Review: Can You Ever Forgive Me?
This film is based on the true story of Lee Israel (Melissa McCarthy), a washed-up author struggling to survive in New York City. She’s become so irrelevant that even her agent (Jane Curtin) doesn’t believe in her anymore. The film features a small cast, but the performances are powerful enough to make the viewing experience rich and personal.
Israel hits bottom in 1991 and is forced to sell a cherished note from Katharine Hepburn. Then, she finds old letters by actress Fanny Brice in a library book and sells them as well. When Israel sees there is a market for such things, she trains herself to forge pieces from other late notables and recruits an old friend, Jack Hock (Richard E. Grant), to help unload them on unwitting dealers. She gains confidence and satisfaction from the fact that her forgeries are so clever. “I was a better Dorothy Parker than Dorothy Parker was,” she later claims upon deciding to write a book about her charade.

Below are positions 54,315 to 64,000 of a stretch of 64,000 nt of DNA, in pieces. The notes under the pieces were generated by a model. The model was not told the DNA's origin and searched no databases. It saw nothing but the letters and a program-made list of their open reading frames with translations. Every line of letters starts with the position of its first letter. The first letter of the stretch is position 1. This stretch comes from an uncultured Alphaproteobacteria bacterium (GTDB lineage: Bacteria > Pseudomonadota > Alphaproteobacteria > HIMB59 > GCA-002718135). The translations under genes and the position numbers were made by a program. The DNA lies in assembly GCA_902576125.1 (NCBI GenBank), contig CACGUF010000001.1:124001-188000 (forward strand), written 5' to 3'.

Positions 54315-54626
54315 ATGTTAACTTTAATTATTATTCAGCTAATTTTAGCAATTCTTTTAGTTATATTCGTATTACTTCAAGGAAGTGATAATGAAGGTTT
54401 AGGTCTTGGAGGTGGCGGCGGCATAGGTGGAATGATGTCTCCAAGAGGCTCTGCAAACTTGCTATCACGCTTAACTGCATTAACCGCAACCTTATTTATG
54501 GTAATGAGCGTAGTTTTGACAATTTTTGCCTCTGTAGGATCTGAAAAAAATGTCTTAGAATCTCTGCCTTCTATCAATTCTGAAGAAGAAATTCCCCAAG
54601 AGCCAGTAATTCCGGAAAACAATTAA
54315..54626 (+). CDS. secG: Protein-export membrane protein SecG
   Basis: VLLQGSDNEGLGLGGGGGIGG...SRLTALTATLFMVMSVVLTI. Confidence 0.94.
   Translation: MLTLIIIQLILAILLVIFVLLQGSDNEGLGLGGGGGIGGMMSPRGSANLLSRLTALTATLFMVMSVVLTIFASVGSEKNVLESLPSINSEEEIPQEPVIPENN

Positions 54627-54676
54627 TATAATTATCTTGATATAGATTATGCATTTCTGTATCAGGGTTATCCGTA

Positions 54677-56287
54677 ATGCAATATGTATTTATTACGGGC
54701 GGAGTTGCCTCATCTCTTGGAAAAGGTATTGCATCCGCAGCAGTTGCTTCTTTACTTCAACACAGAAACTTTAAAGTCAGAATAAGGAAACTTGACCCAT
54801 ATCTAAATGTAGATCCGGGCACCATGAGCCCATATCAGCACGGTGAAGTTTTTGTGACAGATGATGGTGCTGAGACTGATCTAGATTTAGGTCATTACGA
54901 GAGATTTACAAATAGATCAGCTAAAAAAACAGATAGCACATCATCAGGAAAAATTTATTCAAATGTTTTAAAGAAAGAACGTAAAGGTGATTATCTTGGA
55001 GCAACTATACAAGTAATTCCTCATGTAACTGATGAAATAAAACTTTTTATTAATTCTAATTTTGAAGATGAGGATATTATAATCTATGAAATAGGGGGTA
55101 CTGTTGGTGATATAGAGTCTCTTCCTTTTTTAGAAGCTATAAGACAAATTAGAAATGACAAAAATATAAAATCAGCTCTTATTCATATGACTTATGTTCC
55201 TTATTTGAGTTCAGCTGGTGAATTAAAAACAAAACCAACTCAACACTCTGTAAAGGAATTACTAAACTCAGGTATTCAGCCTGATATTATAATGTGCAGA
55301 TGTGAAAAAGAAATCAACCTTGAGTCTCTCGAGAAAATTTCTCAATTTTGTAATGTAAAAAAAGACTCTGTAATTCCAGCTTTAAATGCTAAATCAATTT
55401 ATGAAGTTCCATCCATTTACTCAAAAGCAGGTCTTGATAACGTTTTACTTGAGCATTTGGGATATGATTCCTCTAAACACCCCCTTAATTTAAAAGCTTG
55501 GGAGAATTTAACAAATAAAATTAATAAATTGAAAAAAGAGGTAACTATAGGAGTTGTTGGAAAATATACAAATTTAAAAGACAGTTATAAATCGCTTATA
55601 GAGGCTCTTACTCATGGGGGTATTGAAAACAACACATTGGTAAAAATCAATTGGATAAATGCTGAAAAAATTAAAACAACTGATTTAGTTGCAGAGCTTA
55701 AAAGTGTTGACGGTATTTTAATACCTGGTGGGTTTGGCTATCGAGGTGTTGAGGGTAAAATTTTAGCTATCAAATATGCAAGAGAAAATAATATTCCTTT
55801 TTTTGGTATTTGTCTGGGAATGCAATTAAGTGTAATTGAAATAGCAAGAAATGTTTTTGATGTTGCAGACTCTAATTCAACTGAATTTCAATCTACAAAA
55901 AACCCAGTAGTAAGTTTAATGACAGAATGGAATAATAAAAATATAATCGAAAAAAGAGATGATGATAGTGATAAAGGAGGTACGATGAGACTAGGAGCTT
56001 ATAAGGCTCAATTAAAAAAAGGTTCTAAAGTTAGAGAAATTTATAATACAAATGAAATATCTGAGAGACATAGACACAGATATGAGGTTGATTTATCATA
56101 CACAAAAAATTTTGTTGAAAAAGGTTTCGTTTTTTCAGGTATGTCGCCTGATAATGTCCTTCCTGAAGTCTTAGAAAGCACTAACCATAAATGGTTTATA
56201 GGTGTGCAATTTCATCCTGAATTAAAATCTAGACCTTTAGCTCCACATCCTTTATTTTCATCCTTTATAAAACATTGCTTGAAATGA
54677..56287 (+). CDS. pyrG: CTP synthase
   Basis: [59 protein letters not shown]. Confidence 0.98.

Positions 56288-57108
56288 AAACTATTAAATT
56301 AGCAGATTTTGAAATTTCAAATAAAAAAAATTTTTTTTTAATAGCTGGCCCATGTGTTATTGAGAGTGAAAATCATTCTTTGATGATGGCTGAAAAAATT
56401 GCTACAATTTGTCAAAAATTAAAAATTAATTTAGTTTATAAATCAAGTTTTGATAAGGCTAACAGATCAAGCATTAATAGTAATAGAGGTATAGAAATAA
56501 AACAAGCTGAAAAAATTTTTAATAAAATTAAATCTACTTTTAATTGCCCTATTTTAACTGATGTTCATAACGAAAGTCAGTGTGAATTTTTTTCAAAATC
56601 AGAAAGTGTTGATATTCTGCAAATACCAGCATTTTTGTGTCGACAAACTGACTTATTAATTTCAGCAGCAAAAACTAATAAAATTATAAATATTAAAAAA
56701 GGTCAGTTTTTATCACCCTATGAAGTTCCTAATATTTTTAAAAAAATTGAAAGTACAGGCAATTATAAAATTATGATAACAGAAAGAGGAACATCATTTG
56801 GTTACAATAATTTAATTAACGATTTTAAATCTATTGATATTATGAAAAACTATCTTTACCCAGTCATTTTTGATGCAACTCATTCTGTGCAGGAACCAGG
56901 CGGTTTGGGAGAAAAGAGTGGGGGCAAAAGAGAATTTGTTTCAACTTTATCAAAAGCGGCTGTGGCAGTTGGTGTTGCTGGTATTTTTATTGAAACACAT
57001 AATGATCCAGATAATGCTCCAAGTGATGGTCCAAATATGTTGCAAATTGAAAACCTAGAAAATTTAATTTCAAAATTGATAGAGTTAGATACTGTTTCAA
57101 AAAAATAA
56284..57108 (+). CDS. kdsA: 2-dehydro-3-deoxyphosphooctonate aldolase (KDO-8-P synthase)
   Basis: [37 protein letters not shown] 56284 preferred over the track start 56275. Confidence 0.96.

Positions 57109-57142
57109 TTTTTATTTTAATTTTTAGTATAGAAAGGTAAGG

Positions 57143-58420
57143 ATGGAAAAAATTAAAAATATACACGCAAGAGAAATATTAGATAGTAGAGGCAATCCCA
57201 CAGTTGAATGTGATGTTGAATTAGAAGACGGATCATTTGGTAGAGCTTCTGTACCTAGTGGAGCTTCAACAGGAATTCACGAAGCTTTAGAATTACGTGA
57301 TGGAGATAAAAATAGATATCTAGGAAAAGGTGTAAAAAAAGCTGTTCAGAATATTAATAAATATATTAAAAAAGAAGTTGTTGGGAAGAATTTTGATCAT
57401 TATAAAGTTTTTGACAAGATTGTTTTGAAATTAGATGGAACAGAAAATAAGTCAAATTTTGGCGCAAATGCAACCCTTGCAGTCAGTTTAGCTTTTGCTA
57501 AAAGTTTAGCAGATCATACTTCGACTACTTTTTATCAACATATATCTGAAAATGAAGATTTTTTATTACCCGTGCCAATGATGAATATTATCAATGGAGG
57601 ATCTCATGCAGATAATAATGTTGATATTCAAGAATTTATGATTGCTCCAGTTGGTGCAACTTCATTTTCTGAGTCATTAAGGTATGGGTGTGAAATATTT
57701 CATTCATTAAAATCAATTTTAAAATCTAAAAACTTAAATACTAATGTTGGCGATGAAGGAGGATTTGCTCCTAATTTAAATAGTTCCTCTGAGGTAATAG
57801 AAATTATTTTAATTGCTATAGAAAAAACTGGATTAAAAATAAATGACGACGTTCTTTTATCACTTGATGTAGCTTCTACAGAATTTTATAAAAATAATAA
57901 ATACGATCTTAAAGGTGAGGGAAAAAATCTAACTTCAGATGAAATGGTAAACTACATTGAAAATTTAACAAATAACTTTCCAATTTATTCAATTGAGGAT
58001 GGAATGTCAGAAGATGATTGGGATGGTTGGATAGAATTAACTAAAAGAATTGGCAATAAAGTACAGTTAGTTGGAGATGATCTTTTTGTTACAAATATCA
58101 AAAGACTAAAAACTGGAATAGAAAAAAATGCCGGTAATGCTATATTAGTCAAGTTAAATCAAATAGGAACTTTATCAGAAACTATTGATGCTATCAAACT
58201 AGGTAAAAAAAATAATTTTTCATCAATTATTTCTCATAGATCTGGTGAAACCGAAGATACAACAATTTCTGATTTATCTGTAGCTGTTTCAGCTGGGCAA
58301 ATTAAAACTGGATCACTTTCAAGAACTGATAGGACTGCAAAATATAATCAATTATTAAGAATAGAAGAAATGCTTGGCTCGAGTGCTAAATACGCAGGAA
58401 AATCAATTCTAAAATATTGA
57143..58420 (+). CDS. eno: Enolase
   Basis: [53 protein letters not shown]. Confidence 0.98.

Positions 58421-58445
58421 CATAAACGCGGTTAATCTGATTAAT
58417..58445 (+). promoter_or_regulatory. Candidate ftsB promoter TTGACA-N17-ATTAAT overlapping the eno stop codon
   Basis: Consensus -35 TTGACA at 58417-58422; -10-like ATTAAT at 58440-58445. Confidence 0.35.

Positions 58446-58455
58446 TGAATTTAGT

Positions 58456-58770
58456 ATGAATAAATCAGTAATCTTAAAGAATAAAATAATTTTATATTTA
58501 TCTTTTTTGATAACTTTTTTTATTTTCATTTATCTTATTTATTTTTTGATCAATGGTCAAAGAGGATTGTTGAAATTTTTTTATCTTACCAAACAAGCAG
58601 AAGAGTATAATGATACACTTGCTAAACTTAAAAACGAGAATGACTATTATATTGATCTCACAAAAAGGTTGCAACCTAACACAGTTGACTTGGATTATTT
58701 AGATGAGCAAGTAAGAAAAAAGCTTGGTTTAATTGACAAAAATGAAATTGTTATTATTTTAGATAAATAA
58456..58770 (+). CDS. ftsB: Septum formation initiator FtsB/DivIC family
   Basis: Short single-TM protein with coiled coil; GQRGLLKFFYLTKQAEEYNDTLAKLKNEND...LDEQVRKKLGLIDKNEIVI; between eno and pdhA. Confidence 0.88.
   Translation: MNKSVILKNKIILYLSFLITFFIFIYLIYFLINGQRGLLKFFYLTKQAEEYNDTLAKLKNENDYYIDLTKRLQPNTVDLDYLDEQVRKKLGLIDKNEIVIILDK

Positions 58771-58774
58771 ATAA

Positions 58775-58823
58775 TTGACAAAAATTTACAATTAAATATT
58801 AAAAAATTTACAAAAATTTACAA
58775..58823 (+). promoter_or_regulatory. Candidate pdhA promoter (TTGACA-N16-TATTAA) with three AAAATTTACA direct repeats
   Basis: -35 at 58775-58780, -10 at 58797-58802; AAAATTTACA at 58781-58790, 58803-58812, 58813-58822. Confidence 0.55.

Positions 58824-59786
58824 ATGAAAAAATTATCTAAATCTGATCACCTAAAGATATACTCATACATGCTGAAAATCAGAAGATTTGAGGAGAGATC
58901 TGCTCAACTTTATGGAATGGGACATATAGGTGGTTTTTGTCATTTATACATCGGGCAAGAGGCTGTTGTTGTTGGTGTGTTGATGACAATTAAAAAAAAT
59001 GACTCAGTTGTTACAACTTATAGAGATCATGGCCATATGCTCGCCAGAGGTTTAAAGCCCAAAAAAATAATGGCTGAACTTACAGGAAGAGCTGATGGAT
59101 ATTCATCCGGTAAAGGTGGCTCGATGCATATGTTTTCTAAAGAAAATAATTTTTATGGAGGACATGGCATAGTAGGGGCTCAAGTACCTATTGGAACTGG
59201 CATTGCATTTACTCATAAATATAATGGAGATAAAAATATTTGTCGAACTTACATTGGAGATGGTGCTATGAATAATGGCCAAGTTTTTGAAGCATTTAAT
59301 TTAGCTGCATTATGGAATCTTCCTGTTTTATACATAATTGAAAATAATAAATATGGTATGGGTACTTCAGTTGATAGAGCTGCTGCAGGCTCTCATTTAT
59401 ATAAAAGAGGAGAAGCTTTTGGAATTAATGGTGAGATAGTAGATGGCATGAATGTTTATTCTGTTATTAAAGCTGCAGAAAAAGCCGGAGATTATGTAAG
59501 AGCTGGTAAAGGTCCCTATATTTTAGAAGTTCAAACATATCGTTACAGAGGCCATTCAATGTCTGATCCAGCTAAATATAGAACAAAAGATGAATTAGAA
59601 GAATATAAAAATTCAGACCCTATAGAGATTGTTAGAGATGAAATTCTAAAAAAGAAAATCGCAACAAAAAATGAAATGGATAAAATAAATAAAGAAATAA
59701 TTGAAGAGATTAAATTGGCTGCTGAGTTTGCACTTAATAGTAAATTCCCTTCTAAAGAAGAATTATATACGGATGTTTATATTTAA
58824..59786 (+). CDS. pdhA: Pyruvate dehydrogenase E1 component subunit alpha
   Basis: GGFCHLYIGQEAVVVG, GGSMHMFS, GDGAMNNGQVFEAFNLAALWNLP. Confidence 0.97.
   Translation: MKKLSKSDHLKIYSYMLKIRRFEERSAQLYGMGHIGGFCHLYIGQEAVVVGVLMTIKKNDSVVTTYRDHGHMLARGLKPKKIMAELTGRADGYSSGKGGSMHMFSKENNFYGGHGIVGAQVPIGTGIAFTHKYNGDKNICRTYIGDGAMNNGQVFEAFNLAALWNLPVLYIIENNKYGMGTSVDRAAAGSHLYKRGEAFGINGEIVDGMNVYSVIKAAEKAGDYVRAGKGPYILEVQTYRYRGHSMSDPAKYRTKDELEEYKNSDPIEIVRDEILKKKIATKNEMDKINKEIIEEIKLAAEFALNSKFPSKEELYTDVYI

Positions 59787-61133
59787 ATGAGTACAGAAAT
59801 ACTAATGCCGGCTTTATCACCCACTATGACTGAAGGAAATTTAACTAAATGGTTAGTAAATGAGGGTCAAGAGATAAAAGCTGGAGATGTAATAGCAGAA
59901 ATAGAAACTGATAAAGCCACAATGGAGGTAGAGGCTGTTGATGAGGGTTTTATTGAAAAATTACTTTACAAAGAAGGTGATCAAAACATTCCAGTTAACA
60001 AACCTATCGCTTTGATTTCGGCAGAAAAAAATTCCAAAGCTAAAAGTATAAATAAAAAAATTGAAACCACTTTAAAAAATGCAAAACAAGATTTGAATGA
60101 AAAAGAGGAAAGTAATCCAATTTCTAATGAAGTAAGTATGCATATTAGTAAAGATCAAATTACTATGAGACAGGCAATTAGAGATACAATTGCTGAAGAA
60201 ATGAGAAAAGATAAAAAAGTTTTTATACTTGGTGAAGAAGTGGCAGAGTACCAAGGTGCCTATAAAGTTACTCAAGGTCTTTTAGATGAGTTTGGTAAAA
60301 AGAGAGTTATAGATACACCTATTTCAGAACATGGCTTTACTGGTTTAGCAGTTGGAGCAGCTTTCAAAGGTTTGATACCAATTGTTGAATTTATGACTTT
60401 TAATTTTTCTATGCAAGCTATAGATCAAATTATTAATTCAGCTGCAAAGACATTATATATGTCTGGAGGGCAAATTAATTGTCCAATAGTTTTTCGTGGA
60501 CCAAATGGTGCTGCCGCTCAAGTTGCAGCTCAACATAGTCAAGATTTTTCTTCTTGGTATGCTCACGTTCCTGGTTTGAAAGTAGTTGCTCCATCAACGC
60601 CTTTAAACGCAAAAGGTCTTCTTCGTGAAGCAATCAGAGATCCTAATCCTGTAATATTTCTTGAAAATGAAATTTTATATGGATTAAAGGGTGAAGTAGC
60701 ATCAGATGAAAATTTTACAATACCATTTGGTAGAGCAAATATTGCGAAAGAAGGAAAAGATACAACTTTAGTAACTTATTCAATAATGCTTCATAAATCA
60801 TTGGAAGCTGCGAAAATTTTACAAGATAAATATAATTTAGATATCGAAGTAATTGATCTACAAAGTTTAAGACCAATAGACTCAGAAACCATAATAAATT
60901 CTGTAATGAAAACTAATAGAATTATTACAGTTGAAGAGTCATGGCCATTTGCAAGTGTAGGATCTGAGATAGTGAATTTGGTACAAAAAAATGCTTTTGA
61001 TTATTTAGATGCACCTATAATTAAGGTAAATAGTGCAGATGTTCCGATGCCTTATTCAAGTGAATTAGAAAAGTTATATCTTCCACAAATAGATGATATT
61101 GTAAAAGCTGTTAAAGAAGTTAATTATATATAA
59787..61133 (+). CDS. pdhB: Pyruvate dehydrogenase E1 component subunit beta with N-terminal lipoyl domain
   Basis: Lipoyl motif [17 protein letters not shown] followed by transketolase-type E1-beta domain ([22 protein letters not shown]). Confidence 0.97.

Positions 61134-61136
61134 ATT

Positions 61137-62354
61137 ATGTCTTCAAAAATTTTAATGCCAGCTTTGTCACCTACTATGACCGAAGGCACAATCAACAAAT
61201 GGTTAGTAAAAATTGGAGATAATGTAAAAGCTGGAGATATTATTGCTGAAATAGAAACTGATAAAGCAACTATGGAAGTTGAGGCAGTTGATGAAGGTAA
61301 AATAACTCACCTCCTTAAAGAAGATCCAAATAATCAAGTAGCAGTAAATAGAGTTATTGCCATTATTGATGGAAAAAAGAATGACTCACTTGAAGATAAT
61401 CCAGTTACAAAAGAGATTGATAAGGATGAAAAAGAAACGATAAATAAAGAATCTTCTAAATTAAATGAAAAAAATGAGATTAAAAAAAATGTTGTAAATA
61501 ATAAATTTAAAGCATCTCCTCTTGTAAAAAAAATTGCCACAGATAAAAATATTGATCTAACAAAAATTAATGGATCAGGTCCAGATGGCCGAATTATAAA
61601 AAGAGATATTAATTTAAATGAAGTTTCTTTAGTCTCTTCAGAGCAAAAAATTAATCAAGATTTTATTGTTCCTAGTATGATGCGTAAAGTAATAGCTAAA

I was intrigued watching Israel’s lack of remorse as she repeatedly dupes kind people, including Anna (Dolly Wells), a trusting bookshop owner. It’s also interesting to see how eagerly dealers believe in Israel’s fakes and come up with collectors to buy them without any vetting. You can guess what happens next and likely will find yourself cringing a bit as the other shoe drops.
Should you see it? Yes, McCarthy and Grant are well worth it. —J.J.
Viewed at Marcus Ronnie’s Cinema
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